Support for DOT Public-Private Partnerships, Expanding Port Authority’s Role
CBIA recently testified in favor of two bills designed to expand the duty and authority of the state Department of Transportation and the Connecticut Port Authority.
SB 292 amends current public-private partnership laws to enhance the DOT’s ability to use these agreements for design, development, finance, construction, operation, or maintenance.
It also expands the definition of a project for the purposes of a public-private partnership to include any education facility, building that meets public purpose, improvements to enhance public safety, utility and telecommunications, technology infrastructure, a recreational facility, state-owned real estate, or a solid-waste management facility.
CBIA’s John Blair testified March 4 before the Transportation Committee in favor of SB 292, saying public-private partnerships are needed to spur economic development in Connecticut.
“Allowing government to partner with the private sector is necessary,” Blair said.
“Government is not always in a position to take on projects of this large scale. The ability to tap into private partnerships allows government to complete projects that otherwise would not happen.”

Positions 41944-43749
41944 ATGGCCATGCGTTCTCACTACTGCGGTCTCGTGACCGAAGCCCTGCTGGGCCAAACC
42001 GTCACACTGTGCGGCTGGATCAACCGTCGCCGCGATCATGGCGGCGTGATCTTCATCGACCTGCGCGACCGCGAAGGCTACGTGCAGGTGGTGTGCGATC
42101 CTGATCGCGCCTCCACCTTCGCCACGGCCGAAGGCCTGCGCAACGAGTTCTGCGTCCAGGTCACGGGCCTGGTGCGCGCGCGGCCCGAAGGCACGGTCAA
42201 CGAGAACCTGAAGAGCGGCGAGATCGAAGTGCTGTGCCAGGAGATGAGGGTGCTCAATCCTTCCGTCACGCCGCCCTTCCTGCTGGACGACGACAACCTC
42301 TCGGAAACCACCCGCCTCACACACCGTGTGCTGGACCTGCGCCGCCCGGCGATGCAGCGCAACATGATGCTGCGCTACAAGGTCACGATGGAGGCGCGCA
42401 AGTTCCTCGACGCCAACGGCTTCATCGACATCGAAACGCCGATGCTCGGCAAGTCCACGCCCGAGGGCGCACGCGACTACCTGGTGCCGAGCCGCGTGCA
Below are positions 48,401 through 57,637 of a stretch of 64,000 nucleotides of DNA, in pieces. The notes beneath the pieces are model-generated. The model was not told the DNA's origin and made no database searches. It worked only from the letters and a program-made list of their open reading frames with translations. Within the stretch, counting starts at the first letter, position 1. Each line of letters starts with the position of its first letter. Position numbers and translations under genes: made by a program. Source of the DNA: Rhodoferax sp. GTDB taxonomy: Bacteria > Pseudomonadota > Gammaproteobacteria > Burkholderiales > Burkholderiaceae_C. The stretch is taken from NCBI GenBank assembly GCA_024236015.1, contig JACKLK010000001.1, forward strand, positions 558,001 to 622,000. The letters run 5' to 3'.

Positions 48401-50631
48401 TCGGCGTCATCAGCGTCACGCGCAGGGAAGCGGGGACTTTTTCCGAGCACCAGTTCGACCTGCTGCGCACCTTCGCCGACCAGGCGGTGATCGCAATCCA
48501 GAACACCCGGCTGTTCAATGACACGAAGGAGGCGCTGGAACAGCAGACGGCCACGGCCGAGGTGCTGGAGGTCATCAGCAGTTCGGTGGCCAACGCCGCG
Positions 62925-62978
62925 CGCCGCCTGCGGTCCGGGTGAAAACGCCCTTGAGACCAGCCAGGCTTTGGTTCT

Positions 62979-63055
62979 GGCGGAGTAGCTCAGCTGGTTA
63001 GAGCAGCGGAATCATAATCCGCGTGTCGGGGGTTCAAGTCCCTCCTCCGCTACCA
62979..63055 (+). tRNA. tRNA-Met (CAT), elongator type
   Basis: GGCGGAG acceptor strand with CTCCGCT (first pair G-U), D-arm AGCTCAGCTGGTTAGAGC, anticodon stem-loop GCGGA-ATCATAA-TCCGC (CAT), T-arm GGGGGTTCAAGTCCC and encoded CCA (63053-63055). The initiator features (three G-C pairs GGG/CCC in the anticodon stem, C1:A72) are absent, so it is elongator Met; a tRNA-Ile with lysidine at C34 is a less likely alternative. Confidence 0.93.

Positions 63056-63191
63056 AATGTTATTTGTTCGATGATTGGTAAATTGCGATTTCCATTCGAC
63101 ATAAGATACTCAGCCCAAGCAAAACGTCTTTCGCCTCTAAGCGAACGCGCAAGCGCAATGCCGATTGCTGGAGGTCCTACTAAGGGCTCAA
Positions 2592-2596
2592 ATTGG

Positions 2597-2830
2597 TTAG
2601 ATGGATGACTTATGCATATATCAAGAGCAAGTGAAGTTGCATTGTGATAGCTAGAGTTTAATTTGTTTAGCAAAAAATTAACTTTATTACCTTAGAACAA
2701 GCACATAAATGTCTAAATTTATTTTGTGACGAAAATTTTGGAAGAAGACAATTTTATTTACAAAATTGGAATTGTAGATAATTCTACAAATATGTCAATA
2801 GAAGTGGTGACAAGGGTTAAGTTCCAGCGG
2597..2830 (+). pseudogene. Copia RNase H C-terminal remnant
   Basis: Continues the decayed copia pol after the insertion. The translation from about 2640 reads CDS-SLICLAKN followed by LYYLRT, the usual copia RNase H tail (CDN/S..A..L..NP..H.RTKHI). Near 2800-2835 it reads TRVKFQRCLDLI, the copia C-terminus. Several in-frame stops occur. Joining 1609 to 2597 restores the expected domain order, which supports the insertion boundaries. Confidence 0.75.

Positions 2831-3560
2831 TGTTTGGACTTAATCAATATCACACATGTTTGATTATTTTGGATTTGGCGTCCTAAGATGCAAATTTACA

Port Authority Role Expansion
Blair also testified in favor of HB 5309, which expands the role of the Connecticut Port Authority, a quasi-public agency created in 2014 that markets and coordinates development of the state’s ports and maritime economy.
Specifically, the authority coordinates port development with a focus on private and public investments, pursues funding for dredging and infrastructure improvements, and maintains the navigability of ports and harbors.
The authority also works with state, local, and private entities to maximize the economic potential of the ports and harbors, support and enhance the development of maritime commerce and industries, coordinate maritime policy, and advise the governor.
The ability to tap into private partnerships allows government to complete projects that otherwise would not happen.
- Make and enter into all contracts and agreements necessary to conduct business
- Enter into joint ventures, invest in and participate with any person or entity
- Receive and accept from any source, aid, or contributions, including money, property labor, and other things of value
- Award grants and subsidies, make loans, and provide other forms of financial assistance
- Charge reasonable fees for its services
"CBIA supports these newly expanded duties and powers granted to the authority as they will enhance its ability to develop the state’s ports and maritime economy," Blair said.
"The authority plays a vital role in economic development in Connecticut and the region."
For more information, contact CBIA's John Blair (860.280.4059).
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